Student newspaper of Strath Haven High School

We are desensitized 

A community is about everyone.

Jun 8, 2023

There are only two things that I know are good: Saying hello and smiling—actions I don’t always do well. 

The Strath Haven student council election season comes with promises of more inclusivity, more diversity, and in general—more change. 

I’m excited that so many students want to improve Strath Haven’s community. Inspired even. 

But what good are promises of change if we’re unsure what needs changing? What good is one’s campaign if their success is determined by how many friends they have? 

I think our school as a whole should reevaluate what a community means. 

Two Strath Haven students have died in the last four years. The district administration responded to the death of Zykee Carmichael with an email. 

My point is that tragedy is apparent, but recognition of it is not. 

The administration’s brief response to Carmichael’ss death reflects the desensitization of everyone at Strath Haven. 

I think that even within the microcosm of our school, we’ve seen and heard about so much tragedy. And with each consecutive painful event, we’ve become less caring and more prone to indifference. This desensitization is heightened by the constant flow of tragic events in the media.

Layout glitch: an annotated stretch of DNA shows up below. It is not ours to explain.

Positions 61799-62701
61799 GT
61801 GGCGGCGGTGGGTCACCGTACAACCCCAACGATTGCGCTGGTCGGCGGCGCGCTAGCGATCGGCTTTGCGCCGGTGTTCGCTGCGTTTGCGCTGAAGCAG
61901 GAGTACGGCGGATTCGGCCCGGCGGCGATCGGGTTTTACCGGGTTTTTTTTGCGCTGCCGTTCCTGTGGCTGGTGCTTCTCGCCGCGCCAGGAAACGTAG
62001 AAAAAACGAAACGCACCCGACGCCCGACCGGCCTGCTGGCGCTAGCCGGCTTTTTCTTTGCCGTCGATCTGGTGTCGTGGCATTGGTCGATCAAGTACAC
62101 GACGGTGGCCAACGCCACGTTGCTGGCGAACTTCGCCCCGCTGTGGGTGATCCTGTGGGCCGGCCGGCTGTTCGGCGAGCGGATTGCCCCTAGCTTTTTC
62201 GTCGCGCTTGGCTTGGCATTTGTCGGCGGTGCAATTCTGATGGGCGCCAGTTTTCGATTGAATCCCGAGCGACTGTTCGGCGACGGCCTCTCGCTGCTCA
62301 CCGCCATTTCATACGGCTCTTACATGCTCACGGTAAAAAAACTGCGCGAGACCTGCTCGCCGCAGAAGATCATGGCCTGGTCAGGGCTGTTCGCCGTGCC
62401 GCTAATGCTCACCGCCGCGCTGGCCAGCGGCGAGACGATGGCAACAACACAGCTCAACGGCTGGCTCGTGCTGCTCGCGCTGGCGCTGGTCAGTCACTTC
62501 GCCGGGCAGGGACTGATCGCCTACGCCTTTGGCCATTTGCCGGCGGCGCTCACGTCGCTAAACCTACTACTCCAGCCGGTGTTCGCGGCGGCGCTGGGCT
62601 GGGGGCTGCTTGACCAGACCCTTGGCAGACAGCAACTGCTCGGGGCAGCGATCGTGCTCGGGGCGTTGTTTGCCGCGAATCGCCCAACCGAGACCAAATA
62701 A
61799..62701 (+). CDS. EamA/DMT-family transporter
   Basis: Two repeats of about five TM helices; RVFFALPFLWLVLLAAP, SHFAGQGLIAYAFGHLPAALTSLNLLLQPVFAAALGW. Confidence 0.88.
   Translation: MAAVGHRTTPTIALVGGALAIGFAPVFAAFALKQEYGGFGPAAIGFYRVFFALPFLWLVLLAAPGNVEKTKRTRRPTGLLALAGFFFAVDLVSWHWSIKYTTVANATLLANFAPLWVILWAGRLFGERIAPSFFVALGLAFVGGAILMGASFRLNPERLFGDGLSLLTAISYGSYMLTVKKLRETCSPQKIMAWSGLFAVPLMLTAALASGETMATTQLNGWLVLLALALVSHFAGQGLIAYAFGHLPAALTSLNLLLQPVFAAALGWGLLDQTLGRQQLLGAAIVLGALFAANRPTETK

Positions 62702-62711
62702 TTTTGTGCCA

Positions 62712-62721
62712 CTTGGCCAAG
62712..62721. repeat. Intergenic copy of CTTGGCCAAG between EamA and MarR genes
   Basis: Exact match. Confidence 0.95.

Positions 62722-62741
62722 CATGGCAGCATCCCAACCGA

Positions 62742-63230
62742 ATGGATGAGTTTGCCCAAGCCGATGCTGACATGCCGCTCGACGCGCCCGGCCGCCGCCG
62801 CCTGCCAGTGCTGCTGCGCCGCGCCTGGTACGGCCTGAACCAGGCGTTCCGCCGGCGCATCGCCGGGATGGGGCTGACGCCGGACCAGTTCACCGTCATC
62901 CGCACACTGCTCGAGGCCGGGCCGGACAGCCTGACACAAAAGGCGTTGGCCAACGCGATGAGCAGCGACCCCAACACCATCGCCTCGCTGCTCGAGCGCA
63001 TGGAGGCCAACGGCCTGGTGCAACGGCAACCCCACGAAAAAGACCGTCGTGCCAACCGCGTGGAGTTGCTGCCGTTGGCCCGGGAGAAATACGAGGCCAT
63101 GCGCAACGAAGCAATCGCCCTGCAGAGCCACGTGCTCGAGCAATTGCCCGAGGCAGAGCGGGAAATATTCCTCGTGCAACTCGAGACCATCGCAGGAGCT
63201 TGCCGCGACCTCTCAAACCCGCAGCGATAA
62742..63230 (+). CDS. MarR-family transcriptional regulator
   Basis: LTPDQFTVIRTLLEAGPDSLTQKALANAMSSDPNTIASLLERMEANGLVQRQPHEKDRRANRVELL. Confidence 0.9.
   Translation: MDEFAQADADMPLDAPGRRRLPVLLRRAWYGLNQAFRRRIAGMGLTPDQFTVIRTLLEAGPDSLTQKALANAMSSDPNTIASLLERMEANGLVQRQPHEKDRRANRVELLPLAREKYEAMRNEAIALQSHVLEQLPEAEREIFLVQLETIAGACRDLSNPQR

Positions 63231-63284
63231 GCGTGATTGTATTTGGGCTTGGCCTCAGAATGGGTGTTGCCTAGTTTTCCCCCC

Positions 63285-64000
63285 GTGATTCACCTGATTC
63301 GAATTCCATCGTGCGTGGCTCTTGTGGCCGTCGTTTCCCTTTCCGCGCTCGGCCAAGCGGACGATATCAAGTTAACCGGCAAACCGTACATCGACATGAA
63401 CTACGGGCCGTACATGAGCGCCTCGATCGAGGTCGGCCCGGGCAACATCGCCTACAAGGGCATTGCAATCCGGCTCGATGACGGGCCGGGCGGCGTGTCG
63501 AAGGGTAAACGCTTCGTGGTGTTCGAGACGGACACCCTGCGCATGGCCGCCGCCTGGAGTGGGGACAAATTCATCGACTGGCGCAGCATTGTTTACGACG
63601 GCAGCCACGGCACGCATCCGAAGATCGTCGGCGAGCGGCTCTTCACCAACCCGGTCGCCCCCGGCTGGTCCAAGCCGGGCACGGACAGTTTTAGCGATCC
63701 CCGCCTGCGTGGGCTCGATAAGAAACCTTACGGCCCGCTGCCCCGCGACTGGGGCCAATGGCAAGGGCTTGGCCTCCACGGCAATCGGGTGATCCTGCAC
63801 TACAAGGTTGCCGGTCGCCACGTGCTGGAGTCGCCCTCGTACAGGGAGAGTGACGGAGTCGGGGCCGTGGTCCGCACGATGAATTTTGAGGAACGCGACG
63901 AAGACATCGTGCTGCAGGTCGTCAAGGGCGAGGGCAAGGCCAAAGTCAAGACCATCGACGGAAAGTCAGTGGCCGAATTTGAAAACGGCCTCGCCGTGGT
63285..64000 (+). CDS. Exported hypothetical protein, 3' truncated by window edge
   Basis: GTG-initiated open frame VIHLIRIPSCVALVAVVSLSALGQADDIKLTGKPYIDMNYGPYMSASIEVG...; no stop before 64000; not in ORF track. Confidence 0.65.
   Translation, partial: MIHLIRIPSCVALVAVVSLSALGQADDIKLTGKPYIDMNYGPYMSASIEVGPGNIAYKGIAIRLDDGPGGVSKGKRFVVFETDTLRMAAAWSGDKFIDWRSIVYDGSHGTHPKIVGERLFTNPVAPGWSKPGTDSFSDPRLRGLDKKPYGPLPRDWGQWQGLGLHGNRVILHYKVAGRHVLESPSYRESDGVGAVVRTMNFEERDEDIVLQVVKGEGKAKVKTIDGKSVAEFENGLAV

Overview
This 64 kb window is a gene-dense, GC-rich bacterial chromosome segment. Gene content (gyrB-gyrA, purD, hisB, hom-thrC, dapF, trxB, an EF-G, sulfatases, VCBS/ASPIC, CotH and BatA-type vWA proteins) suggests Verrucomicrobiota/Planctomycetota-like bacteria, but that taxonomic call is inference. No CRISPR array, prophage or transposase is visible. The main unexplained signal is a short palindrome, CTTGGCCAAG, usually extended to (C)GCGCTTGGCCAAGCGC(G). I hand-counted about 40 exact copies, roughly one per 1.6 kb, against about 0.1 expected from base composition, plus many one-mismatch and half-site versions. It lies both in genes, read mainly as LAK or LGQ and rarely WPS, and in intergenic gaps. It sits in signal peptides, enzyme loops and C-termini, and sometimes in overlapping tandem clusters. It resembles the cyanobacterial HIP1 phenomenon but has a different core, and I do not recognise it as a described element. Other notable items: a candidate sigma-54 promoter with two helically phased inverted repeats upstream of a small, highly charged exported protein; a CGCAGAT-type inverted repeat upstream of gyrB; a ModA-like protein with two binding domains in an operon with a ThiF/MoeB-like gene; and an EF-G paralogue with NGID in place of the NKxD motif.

If we don’t acknowledge this collective desensitization, only the closest friends of those suffering will experience grief and shock. If we don’t acknowledge the pain in our student body, our students will go on claiming to make Strath Haven a “better place”, which will only perpetuate a cycle of complacent optimism. 

We as a school cannot label ourselves as a “community” if we continue to overlook the fragments of students experiencing pain and instead spotlight the everlasting possibility of positive change. We cannot let prevalence be the reason why students are not properly recognized. 

Honestly, I don’t know the best course of action. But I think there’s power in student journalism. I think that student journalism differs from other journalism in that student stories are written not only for an audience but also for the people covered in the story. 

As a student journalist, I’ve constantly questioned the purpose of my work. 

Why am I writing if no one is reading? Why am I making a video if no one will watch? 

I’ve concluded that it’s okay if no one or only a few people read. Because even in simply putting someone else’s words on paper and sharing their story, there is a positive impact. If only one more person than none feels like they are heard, and that their perspective matters, it is worth it. 

But you don’t need a notebook and a pencil to be a storyteller-student journalist. All you need is to be willing to say hello and smile, ready to welcome someone else’s perspective. 

I think that’s the first step towards true change and a true community.

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Matthew Chen '23, Editor-in-Chief
Outside of reporting and photographing for the Panther Press, Matthew Chen enjoys learning lanugages, cutting hair, and guessing your astrological sign.

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